Laity's Holiness and John Paul II's Popularity
Interview With Father Peter Gumpel
ROME, APRIL 13, 2005 (Zenit) - The hundreds of thousands of people who crowded St. Peter's Square and nearby streets after John Paul II's death was an extraordinary event, by any standard.
Many observers explained this phenomenon as an expression of the Pope's popularity; others spoke of the changing signs of the times.
To better understand how and to what extent John Paul II's pontificate has changed the Church, we interviewed Father Peter Gumpel, who has lived under six Pontiffs, four of whom -- Pius XII, John XXIII, Paul VI and John Paul II -- he knew personally.
Q: What are the merits of John Paul II's pontificate?
Father Gumpel: He did much for peace; this is one of the duties of the Supreme Pontiff. He witnessed and communicated Christian doctrine systematically and constitutionally, even on topics that were not well appreciated, such as the question of marriage and celibacy. He was consistent, unhesitating and not worried about being unpopular.
Through his many trips and meetings he was in direct contact with hundreds of millions of people, and took the papacy to the people, precisely at a moment when the Church and the papacy were being criticized.
His genuineness and affability won over young people who followed him. Youths are the future of the Church and this is a very positive event.
He undoubtedly fostered the ecumenical movement with other Christian denominations and established good dialogue with the Jews and also the Muslims, without making undue concessions.
He promoted beatifications and canonizations in several ways, and the authentic concept of holiness, with a marked tendency in favor of the laity.
He encouraged the emergence and diffusion of new communities in the Church such as the new lay movements. There were problems in accepting these movements, but he counseled them and accepted, reconciled and supported them in their growth.
Q: During his funeral, so many called for John Paul II to be raised to the altars. Is a beatification by acclamation possible?
Father Gumpel: No, it's not possible. John Paul II might be proclaimed blessed but in the context of canonical rules and after a regular process.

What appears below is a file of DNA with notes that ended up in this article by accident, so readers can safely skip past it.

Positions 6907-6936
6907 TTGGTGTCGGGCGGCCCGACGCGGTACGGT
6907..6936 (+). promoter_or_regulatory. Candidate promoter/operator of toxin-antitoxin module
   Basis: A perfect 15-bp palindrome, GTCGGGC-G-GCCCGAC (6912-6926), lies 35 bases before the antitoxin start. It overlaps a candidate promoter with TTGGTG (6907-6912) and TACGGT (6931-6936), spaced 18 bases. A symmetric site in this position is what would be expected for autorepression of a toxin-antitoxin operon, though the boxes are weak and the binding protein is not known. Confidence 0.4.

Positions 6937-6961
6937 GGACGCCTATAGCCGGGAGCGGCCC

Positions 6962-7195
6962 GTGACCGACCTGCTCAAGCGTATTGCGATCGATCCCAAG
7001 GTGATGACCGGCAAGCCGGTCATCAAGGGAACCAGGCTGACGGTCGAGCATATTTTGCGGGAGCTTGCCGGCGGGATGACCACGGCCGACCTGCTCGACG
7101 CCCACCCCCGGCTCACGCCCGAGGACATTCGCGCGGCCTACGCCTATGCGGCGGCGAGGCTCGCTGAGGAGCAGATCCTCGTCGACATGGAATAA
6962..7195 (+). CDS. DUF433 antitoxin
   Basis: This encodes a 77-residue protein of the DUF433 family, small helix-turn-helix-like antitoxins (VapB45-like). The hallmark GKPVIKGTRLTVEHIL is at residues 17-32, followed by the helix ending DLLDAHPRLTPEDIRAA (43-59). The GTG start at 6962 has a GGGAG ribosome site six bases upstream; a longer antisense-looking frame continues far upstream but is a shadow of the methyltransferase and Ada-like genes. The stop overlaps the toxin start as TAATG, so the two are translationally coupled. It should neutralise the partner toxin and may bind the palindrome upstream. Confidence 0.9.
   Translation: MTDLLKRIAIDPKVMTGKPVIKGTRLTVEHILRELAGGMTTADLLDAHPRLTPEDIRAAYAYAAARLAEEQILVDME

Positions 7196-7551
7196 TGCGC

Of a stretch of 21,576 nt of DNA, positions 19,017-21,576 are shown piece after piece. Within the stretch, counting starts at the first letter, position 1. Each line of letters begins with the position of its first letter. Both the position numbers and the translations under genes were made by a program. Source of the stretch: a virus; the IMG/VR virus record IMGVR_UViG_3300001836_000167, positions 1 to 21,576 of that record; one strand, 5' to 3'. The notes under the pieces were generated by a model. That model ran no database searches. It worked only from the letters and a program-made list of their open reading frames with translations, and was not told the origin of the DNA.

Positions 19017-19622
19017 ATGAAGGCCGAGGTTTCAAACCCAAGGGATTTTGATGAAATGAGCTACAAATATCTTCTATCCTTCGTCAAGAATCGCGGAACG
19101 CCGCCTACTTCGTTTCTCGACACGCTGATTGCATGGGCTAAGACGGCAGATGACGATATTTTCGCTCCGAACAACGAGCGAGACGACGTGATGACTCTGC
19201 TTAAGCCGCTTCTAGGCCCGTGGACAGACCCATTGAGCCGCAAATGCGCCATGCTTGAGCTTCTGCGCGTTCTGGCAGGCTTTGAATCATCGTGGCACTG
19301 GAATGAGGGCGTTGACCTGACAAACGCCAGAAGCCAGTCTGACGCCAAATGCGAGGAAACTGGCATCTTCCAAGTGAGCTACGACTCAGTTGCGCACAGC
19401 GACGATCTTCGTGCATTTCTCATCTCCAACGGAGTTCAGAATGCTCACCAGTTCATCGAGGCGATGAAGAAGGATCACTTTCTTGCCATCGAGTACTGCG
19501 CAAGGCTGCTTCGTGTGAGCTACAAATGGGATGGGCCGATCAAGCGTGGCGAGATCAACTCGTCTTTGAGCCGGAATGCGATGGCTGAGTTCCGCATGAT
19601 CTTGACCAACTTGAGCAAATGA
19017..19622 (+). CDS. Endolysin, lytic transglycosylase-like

We must remember that even for St. Francis, who was declared a saint two years after his death, two dossiers were prepared, drawn up by two different cardinals.
Q: John Paul II raised many blessed and saints to the altars. Why did Wojtyla give such prominence to the saints? What has changed in the procedure of processes of beatification and canonization?
Father Gumpel: Under his pontificate, 1,345 persons were beatified and 482 canonized. This number is greater than that of all Pontiffs over the last 400 years. It's an extraordinary fact.
For many people, to follow a path of holiness seems unrealizable. In fact, John Paul II wished to show that canonizations and beatifications do not require extraordinary events.
This is what Catholic doctrine teaches. Benedict XV, who died in 1922, had already said several times that true holiness consists of doing the things of ordinary life in an extraordinarily good, consistent and joyful way.
This doctrine was confirmed by Pius XI, who even said that true saints live in the monotony of daily life, do their work, and carry out their duties in a normal, consistent and joyful way -- a teaching confirmed by Pius XII and by all Popes who followed him up to John Paul II.
The Pontiff's objective was to present concrete examples of persons who lived Christianity in a consistent and radical way. This makes a greater impression on people than a book or a sermon. Wojtyla sought to convince people that it is possible to live as saints.
[There are] saints of all ages, for example, the children of Fatima, adolescents, adults who bear the burden of life, the elderly who seem to have no longer anything to hope for.
In particular, John Paul II focused attention on lay men and women who for a long time had remained behind. In the past, for many centuries it was thought that holiness was something for priests and religious, even though this was never the doctrine of the Church. The various orders promoted their members, but the laity had no one, not even a postulation to promote their causes.
The first postulation was that of the Society of Jesus, which took on a good number of causes of the laity, and the first to request to be responsible for the laity was Pius XII.
Wojtyla also paid much attention to martyrs, because this is the following that is closest to that of Christ who gave his life to protect us.
Thanks to the changes made by John Paul II, the apostolic constitution and annexed documents was promulgated ...
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